OBITUARY : Professor Sir David Smithers

David Smithers was a Kentish man of many parts: author, scientist, rose grower, and one of the foremost cancer physicians for 30 years after the Second World War.

Smithers trained initially in radiology and became a pioneer of the new speciality of radiotherapy. He was appointed to the London University Chair of Radiotherapy at the Institute of Cancer Research in 1943, and in the same year became Director of the Radiotherapy Department at the Royal Marsden Hospital. He soon realised the potential medical uses of the new developments in physics, especially the production of artificial radioactive isotopes and high-energy X-ray beams.

With the medical physicist Val Mayneord he conceived the idea of a new centre for the application of nuclear physics to medicine. Frustrated by the inadequacy of the Royal Marsden site in Chelsea for his purposes, and the failure to purchase an adjacent site, David Smithers and his colleagues were instrumental in the acquisition of the grounds of the Downs Hospital, in Sutton, Surrey, where the new hospital was to be built. He worked tirelessly as Chairman of the Building Committee, and eventually the Surrey branch of the Royal Marsden Hospital was opened by the Queen in 1963.

Smithers's intention was that the hospital and its associated Institute of Cancer Research should eventually be sited entirely at Sutton, but many of his colleagues were opposed to moving so far from the centre of London. Nevertheless the success of the Surrey branch over the subsequent decades more than vindicated his vision. He built up research in both radiotherapy and radiobiology and his unit acquired an international reputation for training young clinicians and scientists from many countries. In collaboration with the cancer professor Gordon Hamilton-Fairley and experts of several other countries, he played a leading part in the advances which led to a spectacular increase in the cure rates of testicular cancer and Hodgkin's disease.

As a clinical scientist he concurred with the Austrian philosopher Karl Popper in the view that a theory must be testable by experiments designed to prove it false. He stressed in many writings that cancer is a disorder of organisation of the human body, rather than a defect of cells. In a controversial article in the Lancet in 1962 entitled "Cancer - an Attack on Cytologism", he castigated the concept of cancer as a disease in which people are devoured by their own cells gone wrong, and criticised much of the cancer research of the time as based on this false premiss and lacking direction, thereby gaining the opprobrium of many in his own institute. He did, however, appreciate the irony that the improvements in treatment with which he was associated were achieved largely by the destruction of cancer cells using radiation and the non- specific cell poisons of which he philosophically disapproved, while the simultaneous efforts in cancer immunology yielded very little fruit.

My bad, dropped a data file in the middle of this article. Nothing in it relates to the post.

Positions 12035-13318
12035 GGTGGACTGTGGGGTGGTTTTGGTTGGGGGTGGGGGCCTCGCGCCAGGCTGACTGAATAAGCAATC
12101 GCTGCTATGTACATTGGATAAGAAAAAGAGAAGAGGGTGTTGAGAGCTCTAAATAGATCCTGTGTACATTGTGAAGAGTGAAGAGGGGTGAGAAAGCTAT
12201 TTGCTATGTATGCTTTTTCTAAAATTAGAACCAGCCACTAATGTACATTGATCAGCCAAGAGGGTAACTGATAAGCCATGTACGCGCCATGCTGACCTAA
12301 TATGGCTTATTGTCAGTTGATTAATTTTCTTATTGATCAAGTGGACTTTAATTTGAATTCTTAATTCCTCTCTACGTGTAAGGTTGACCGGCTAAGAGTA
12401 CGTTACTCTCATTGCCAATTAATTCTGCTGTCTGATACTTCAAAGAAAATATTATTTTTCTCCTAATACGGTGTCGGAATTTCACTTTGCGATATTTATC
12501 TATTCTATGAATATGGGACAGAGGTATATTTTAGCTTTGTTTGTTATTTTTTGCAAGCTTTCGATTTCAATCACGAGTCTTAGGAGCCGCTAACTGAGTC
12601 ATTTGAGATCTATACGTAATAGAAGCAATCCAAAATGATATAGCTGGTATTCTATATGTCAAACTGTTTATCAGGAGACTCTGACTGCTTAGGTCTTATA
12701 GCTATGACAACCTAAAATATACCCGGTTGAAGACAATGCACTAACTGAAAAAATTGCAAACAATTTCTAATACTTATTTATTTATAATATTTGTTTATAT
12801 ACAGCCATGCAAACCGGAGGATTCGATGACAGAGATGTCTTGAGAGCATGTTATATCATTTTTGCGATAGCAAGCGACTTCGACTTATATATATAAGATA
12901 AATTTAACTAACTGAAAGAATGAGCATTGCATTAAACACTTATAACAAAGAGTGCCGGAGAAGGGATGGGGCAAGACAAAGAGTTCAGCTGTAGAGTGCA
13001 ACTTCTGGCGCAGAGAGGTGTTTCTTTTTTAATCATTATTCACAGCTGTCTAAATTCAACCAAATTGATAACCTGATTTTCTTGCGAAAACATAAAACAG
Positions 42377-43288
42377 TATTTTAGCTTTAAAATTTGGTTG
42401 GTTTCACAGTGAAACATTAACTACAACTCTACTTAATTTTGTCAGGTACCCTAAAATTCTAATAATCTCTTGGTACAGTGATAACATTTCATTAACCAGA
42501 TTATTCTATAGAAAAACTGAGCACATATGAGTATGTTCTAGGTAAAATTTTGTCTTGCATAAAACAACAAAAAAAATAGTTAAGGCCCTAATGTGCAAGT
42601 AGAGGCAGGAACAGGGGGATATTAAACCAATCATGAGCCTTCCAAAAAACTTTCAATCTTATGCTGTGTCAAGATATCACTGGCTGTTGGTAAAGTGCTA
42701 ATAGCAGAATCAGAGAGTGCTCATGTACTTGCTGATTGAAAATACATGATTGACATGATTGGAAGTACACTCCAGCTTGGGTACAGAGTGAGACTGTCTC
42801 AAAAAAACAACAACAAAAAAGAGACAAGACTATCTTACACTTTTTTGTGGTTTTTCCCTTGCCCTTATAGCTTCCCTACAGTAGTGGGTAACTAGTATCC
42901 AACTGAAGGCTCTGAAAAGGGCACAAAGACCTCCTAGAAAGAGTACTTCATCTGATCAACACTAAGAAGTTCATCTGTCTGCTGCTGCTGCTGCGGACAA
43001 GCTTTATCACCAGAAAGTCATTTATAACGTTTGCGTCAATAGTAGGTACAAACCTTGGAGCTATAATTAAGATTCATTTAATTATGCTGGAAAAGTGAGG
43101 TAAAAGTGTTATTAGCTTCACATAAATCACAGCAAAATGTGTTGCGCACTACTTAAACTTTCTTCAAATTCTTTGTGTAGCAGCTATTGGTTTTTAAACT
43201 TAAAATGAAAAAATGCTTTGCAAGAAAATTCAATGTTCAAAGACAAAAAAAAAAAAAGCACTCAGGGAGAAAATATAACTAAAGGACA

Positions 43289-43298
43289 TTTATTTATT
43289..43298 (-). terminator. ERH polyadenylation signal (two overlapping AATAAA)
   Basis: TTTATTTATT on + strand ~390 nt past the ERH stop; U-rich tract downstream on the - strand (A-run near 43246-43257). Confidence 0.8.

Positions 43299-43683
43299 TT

It was, however, much more as a clinician than as a scientist that Smithers excelled. He set an outstanding example to generations of young doctors passing through his unit in how to relate to patients as people. He stressed the importance of reading the case notes thoroughly before meeting the patient and insisted on having a photograph of the patient in the notes to remind him of the personal details; in this way he was always able immediately to gain the patient's confidence. This sensitive approach was linked with meticulous attention to the details of the treatment. He would tell his students more about his pleasure in the recovery and long life of individual patients than about the statistical results of his treatments.

David Smithers delighted in his family, his home and his beautiful garden in Knockholt, in Kent, where he grew roses and entertained his staff. His tea parties, when he took great pleasure in showing visitors his roses, accompanied by croquet on the lawn, provided his overseas visitors with a quintessential memory of England.

After retirement in 1974 he began a new career as an author. He wrote on a number of subjects mainly with a literary flavour, including Jane Austen, Dickens and his beloved Kent. In This Idle Trade (1989), a book written mainly about doctors as authors, he stressed the importance of a broadly based humanist education for recruits to the medical profession, and expressed his concerns about the danger that the modern intensive training of doctors may produce too narrow a specialist who is not able to take a broad view.